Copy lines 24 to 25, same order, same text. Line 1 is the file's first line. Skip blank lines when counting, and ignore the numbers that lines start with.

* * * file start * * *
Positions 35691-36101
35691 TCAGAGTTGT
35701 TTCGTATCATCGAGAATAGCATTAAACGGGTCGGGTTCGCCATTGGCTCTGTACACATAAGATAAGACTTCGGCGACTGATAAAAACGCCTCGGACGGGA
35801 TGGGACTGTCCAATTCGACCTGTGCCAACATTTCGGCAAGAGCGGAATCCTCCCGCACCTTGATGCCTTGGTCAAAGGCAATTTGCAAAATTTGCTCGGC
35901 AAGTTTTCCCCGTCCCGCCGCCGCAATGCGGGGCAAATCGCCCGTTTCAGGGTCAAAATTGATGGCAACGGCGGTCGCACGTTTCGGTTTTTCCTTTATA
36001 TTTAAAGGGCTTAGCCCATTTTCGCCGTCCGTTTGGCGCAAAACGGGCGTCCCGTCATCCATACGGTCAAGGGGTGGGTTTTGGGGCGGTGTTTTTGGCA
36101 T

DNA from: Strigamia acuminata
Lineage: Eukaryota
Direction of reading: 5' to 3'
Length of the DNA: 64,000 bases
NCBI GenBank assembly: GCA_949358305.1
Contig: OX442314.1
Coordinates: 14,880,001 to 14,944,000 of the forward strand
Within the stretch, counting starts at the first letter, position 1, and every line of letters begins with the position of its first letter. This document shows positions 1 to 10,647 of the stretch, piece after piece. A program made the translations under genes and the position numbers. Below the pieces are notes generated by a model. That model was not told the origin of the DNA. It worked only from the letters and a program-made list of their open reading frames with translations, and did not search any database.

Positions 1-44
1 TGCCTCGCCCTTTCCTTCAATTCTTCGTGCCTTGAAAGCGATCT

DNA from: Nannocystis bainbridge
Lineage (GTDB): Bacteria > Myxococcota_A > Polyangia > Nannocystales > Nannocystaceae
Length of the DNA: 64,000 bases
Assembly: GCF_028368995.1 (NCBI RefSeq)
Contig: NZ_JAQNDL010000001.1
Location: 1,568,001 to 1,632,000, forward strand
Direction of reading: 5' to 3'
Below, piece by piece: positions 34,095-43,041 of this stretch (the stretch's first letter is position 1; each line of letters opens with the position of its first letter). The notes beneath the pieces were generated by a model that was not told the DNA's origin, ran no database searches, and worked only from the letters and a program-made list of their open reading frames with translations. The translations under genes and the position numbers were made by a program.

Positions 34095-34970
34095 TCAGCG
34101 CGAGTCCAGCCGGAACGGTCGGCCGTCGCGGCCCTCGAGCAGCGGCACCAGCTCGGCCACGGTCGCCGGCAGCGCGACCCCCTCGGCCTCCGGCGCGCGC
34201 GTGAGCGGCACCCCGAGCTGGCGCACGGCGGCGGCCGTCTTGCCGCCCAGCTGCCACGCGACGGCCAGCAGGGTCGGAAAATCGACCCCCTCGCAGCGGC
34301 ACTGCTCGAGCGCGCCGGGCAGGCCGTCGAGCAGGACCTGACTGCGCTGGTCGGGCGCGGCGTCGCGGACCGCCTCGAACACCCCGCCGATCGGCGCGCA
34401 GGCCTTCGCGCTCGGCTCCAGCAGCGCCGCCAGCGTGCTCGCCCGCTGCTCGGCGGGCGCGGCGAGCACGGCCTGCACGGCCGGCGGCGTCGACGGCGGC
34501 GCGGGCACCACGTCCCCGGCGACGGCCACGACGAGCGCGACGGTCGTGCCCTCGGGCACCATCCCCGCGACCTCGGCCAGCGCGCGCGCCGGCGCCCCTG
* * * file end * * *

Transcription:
Direction of reading: 5' to 3'
Below, piece by piece: positions 34,095-43,041 of this stretch (the stretch's first letter is position 1; each line of letters opens with the position of its first letter). The notes beneath the pieces were generated by a model that was not told the DNA's origin, ran no database searches, and worked only from the letters and a program-made list of their open reading frames with translations. The translations under genes and the position numbers were made by a program.